FRESH provides economic incentives for supermarkets to expand into low-income neighborhoods, most notably by fully abating their land taxes for up to 25 years. One of the initiative’s crucial requirements is that, in order to qualify for tax incentives, supermarkets must include a minimum of 500 square feet dedicated to fresh produce. When residents of the neighborhoods were surveyed, 96.1 percent of respondents said construction from the FRESH program made fruits and vegetables more accessible for them.
But in order to achieve a truly equitable food system, both the issues of proximity and cost must be addressed, and while FRESH may ease proximity difficulties, it has little effect on the cost barrier to accessing healthy food.
Another potential drawback with a program like this is that when supermarkets move into low-income areas, it often leads to an increase in home prices which can force out local residents. FRESH is certainly a step in the right direction, but the fact remains that it is a corporate, profit-driven incentive program and can not be seen as a long term solution to food access inequality.
Urban farming has shown promise in addressing cost concerns, but without careful and intentional implementation it can serve the purposes of gentrification, rather than food accessibility. It’s for this reason that the world of urban farming is often characterized as a trendy — usually white — niche of foodie culture, simply increasing access to fresh food for those who can already afford it.
However, many urban farms do resist this narrative and increase food access in communities that need it.
In 2013, the New York City Housing Authority (NYCHA) launched an initiative called Farms at NYCHA. They partnered with private investors to bring farms to empty lots in public housing projects in neighborhoods with limited access to fresh food. The farms are operated and constructed by young residents of the housing projects, and the produce grown is free for residents who volunteer or bring food scraps to the farm.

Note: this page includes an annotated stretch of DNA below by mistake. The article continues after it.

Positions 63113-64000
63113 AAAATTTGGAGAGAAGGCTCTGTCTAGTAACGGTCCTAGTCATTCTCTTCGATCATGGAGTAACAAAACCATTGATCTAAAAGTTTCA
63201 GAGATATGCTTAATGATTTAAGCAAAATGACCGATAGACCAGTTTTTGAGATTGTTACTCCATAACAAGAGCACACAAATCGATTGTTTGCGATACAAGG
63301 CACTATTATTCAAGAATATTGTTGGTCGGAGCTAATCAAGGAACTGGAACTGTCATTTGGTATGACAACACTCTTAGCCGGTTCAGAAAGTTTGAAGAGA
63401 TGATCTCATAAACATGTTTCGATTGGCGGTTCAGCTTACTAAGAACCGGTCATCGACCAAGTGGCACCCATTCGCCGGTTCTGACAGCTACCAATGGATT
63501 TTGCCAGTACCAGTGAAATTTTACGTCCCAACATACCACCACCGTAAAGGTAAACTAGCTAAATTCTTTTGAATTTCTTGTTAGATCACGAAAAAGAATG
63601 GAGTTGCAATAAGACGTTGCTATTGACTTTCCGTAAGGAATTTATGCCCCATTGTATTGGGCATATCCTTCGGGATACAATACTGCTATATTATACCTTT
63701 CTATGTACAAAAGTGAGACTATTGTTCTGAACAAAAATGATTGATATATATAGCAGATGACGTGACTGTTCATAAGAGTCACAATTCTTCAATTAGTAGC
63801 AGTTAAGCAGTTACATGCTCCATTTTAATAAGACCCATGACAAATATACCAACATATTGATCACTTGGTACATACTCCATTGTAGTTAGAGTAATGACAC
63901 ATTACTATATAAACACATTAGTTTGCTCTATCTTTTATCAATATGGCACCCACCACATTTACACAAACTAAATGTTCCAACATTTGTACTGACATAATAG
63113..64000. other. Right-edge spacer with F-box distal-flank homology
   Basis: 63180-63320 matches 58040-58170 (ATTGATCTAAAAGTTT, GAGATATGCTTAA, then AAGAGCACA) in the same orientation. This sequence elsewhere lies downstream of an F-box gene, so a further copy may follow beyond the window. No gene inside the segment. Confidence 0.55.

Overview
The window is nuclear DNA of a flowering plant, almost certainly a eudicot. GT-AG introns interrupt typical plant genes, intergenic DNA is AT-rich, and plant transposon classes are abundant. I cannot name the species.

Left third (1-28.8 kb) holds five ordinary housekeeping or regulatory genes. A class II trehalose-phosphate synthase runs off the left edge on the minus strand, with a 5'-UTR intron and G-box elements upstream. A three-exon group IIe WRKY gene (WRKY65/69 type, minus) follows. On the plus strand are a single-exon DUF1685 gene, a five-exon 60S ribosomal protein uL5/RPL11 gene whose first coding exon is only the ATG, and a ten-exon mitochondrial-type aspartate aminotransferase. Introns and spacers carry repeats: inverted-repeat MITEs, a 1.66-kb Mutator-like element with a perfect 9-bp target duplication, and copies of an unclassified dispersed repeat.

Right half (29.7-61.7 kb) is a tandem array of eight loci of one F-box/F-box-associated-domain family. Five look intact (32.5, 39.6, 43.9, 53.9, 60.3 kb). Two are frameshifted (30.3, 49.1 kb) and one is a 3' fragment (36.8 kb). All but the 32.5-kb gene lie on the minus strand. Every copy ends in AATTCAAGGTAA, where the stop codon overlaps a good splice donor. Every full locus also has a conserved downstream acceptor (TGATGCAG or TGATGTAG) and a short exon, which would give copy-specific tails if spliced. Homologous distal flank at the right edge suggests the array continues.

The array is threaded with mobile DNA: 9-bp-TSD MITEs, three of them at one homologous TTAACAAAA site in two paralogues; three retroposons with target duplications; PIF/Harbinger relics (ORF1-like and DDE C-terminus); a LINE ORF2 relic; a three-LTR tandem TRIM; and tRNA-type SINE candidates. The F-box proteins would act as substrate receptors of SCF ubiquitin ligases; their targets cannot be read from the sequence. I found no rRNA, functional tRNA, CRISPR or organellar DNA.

There are many other examples of urban farms across the country working effectively for food equity.
D-Town Farm, pictured above, is a good example — located in Detroit, Michigan, a city challenged by racial and economic stratification, it uses an anti-capitalist model to increase local access to fresh and sustainable foods. D-Town focuses on the input and leadership of residents, responding to community needs rather than corporate ones.
As issues around food become more prominent in environmental discourse and more pressing in the face of climate change, it’s critical that we design our new food systems to work for everyone. It’s time to abandon the idea that some people deserve to eat food that the rest of us reject, and instead try to expand projects like D-Town and Farms at NYCHA, while working to get rid of inefficient food subsidies that lead to overproduction and waste.
Far from a food utopia, the saturated blocks of Manhattan are a drop in a bucket of inequality. Without effective action, the problems of food justice and access will only continue to plague our cities.